E-Mail Ruining More Than Just the Post Office

The rise of email in government correspondence is leading to what Fred Kaplan calls The End of History in a column at Slate. He relates how future historians, which may include yours truly, will have a difficult time piecing together the decision making process on many of the major military actions of the past 12 years, as E-Mail has replaced the old Gov't practice of memoing and carbon copying all correspondence in the Pentagon. Now, things are emailed and deleted, and many records of decisions are lost. Which is a shame, really. So while hurting the post office, grammer, spelling, caligraphy and the lost art of letter writing, E-Mail is now destroying history. Damn it. Aren't you glad Blogger keeps an archives of my rants?
:: C.M. Burns 6/05/2003 10:30:00 AM [+] :: ::
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:: Wednesday, June 04, 2003 ::
A good argument for Home Schooling

I'm not one for home schooling. Sure, the kids are usually smarter than the rest of their age group, but the kids are about as extroverted as a shut-in. However, I saw an interview with the author of the new book, "The Language Police", on the Daily Show, and I thought maybe we can't trust text books anymore. CNN.com has this article on the book: "Language police bar 'old,' 'blind'" .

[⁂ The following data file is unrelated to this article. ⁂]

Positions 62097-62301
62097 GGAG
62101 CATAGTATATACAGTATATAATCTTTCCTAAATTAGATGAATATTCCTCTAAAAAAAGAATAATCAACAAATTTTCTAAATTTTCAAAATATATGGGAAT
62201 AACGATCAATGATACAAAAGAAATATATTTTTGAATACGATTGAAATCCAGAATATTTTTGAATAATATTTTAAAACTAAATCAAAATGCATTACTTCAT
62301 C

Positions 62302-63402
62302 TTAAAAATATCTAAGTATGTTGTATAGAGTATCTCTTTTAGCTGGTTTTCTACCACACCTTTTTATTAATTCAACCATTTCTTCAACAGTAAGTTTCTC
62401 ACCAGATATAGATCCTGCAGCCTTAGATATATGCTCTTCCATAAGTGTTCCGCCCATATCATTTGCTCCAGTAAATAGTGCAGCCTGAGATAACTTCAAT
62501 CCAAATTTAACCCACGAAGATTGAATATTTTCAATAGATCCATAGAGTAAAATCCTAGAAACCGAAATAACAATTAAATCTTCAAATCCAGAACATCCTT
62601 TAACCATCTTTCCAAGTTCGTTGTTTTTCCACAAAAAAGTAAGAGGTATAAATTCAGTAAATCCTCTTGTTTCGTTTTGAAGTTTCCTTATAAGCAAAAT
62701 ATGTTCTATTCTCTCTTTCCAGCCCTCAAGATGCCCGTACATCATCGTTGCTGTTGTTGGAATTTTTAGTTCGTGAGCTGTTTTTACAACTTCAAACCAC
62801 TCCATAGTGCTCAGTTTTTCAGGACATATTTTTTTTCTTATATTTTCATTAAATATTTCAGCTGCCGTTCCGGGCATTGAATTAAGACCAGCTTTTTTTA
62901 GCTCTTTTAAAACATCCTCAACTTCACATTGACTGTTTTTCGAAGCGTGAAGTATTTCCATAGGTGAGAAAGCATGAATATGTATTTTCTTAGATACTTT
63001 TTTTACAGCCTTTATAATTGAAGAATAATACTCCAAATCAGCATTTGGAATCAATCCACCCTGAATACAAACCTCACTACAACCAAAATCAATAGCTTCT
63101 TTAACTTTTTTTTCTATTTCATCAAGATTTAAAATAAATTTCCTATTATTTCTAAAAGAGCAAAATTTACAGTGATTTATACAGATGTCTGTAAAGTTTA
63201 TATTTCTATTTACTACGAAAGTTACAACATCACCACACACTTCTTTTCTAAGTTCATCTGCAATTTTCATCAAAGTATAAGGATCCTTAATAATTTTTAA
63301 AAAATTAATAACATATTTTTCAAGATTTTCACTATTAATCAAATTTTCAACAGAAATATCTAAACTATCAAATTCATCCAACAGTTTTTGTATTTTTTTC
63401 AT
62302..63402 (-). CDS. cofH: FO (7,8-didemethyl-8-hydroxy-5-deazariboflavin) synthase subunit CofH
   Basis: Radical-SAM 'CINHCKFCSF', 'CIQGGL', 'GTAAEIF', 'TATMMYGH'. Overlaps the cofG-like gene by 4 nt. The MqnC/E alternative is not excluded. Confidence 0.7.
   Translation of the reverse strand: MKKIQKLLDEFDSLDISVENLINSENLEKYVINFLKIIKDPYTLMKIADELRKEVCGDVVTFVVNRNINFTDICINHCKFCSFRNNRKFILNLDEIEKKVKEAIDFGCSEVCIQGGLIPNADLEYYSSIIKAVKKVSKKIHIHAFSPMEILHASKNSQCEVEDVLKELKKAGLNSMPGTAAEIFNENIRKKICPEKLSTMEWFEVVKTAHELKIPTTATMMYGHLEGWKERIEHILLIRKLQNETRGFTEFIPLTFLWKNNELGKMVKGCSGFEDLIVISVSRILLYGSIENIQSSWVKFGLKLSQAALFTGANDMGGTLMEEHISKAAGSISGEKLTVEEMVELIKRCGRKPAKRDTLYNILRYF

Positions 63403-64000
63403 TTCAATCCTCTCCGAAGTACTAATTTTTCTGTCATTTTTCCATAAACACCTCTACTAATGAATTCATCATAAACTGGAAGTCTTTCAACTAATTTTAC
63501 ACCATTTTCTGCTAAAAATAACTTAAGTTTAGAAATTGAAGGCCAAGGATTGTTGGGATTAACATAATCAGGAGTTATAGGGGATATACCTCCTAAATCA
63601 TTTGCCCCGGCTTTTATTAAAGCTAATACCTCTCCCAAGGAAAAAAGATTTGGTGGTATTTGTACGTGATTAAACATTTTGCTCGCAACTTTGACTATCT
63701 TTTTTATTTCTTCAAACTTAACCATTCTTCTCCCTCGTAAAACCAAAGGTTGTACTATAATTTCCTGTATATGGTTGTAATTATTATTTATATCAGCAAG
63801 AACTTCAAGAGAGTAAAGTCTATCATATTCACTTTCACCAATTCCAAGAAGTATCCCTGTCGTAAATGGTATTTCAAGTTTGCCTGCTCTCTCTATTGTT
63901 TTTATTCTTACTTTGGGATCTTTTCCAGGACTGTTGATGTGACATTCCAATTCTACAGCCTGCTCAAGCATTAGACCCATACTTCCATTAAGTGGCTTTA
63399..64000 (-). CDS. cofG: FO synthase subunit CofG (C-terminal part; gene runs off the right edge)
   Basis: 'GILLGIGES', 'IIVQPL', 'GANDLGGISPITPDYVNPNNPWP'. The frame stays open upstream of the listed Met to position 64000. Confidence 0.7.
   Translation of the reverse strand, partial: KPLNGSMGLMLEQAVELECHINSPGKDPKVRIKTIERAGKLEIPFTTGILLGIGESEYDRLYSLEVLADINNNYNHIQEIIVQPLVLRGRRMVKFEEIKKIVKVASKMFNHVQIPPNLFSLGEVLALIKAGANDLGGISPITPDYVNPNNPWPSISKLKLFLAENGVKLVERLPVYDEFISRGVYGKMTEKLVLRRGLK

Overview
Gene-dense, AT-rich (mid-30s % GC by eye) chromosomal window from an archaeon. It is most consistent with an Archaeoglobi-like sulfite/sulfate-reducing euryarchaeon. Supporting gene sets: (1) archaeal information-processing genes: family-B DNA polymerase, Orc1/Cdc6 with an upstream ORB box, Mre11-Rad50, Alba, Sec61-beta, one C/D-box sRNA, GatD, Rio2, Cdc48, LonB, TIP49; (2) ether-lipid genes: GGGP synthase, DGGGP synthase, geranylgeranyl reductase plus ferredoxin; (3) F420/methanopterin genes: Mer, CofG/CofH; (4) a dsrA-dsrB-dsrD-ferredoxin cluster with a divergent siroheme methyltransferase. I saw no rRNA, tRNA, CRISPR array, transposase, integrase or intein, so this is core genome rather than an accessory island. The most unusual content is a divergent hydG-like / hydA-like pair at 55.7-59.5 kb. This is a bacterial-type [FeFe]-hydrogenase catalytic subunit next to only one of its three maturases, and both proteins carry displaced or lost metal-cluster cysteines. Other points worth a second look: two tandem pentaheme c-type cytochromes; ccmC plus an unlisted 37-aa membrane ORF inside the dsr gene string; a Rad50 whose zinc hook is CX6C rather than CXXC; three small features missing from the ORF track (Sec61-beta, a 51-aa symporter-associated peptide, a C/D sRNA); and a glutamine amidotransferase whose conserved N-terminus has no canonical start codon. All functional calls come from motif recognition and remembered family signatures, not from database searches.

Yeah, it's bad and gets worse. You apparently can't use something like 500 words in textbooks, and both the left and the right are equally to blame. Read the article and see if it makes you as sick as it makes me. This is political correctness taken to it's logical extreme. My advice: Use these words in everyday conversation with your children. Call your school board and yell at them, ask them why Johnny can't read about the boyish blind bookworm who became a barbarian. Arggggghhhh. My kids are learning their vocabulary from old George Carlin records. I give up.
:: C.M. Burns 6/04/2003 03:16:00 PM [+] :: ::
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Say It Ain't Sosa

By now the whole sports world is an an uproar over the corking incident that occured during last night's Devil Rays at Cubs game. Sammy Sosa, probably the third most beloved Chicago athelete of all time, behind Michael Jordan and Walter Payton, was using a corked bat. For those of you who don't know, this is against MLB regs, which state that a bat must be made of solid wood. Obviously, Sammy's wasn't, as demonstrated when the bat broke last night and was clearly hollow. Sosa will face at least a 7 game suspension, if not longer, and now his credibility on everything is being questioned, including whether or not he uses banned substances to improve his performance, and the legitimacy of many of his 505 home runs.